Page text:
Instructor’s Notebook: The Art of Forgetting

 If there’s an art to forgetting forms, then I am a master. I’ve forgotten entire systems of martial arts.

Remembering didn’t seem as crucial during the early days of my career, in the flurry of Kung Fu training that let everything Chinese be associated with martial arts. During that time, a plentitude of people teaching Kung Fu assured us of a never-dry fount of available material, even if there was a dearth of instructors in any consistent style. As a matter of fact, we basically took whatever was offered in our neighborhoods (our neighborhoods often encompassed 50 to 150 miles circumference). Or we just waited. I remember a teacher from the midwest who stood about 6’ 4”. He had one Kung Fu option in his neck of the woods: Monkey style. So, every time he sparred and correctly dropped his stance, he’d find his face and the senior students’ fists on the same line. Ouch! That alone would be a good reason to forget at least certain parts of any form, if not the entire style.

Getting older and allowing (some of those old) forms to just slip away into the night does not prevent me from teaching remembered forms to my students. I am compensated by the experience of teaching people with variable talents and ranks, but this does not mean that they do not forget their forms—sometimes, even, while they are in the midst of practicing them. Students, in addition to displaying talent and perseverance, also exhibit remarkable degrees of slippage; from poor memory or an incomparable incomprehension of angles, to irregular attendance or return after a long absence (What? You have gone on without me?), to the most heinous of crimes a student can commit—not practicing at home, there is always a novel reason to forget.

Custom Work

One of my favorite interactions with a forgetful student ensnares the teacher in a very particular way. The student takes a pose then asks for tips on proceeding to the next posture, which he then strikes. In spite of myself, I fail and keep failing, until I realize that the student has demonstrated an incorrect sequence; so wrapped up was I in the problem of moving from the student’s A to B, I did not recognize I was attempting to fit a round punch into a square horse.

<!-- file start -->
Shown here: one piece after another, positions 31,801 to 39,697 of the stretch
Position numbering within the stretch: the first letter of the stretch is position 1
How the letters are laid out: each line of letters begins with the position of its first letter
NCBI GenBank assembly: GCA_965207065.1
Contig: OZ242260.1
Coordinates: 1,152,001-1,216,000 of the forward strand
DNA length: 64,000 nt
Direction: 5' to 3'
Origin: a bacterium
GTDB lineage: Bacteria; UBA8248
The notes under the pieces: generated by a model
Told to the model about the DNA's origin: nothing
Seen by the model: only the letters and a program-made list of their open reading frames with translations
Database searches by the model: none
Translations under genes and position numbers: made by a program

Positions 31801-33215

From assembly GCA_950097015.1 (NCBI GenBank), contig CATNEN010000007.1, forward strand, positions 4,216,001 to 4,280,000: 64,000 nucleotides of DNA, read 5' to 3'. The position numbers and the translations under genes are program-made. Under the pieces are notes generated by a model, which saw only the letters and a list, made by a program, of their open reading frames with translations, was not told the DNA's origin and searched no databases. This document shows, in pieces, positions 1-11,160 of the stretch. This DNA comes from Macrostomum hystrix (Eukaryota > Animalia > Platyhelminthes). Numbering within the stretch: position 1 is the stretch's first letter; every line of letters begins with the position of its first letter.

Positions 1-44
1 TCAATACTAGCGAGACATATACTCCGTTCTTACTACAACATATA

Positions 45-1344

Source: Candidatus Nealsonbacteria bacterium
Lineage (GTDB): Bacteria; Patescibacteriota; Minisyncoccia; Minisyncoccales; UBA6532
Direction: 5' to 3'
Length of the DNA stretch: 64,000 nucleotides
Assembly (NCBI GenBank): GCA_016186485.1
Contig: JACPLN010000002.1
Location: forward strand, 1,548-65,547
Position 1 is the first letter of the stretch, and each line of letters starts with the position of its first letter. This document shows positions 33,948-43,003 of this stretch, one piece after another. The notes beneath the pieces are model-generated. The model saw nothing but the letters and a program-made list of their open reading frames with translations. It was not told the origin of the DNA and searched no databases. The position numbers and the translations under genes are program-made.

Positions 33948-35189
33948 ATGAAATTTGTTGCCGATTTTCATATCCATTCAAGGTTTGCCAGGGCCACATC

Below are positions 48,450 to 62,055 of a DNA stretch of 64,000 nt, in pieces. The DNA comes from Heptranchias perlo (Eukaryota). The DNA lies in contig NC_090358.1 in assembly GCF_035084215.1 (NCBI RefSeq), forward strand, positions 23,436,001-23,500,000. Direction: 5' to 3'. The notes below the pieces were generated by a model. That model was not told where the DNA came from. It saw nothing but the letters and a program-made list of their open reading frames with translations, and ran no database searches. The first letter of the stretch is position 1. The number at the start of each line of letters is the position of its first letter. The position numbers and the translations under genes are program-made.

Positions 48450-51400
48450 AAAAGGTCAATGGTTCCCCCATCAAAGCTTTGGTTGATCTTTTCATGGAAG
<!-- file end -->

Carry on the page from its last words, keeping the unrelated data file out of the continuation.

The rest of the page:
A Quick Trip Around the Park

The truly confused student is the one who wants you to “just go on” with the next move and the next and the next…until the form is finished, at least once through.  This behavior, while inescapable, gives an overview of the form but rarely offers more than a mindless string of moves strung together.

Although most students initially learn forms using this method, there is also something questionable in its nature. The advantage is that, in the mad-rush to learn the form the first time, it soon becomes “templated:” making the student vaguely aware of the form’s direction, start, middle and conclusion. The disadvantage originates from the same source here in that each section can be considered templated; using this mapping, it is too easy to lose the intent and meaning of the moves. Losing meaning can easily mean losing the move itself.

Before I go on, I’d like to climb up on my familiar soapbox for a minute. The repetition and incorporation of basics throughout the process of learning a form is crucial to its retention. I can’t tell you how many times I have seen a student standing stock still in the middle of a move with a cartoon question mark bubbling over his head. Knowing well that blank stare, I’ll go over and ask, innocently, “What’s the problem?”

“Can’t remember the next move.”

“OK, well, where is your opponent?”

“Um…there?” Inevitably, he will point in front of him, unaware that I already had him at “Um.”

I step down off my box and offer my personal repair kit. Be alert, because some of the steps to recovery take a little extra time and are definitely NOT the way most people do it.  This is my favorite method because it encourages depth. 

Start with a section of about five moves. Student repeats. You, the teacher, pick the next section but DO NOT add #2 to #1 for a few minutes. Concentrate on the “new” section and when it feels good, then attach it to #1.

Repeat with a new section, adding first, THEN appending, like a snake digesting the form. Exposing students in this way allows them the opportunity kung fu forms practiceto concentrate on one section before incorporating another. Keeping to this pattern tends to slow down the student, enabling them to pay more attention to the structure and meaning of the form. 

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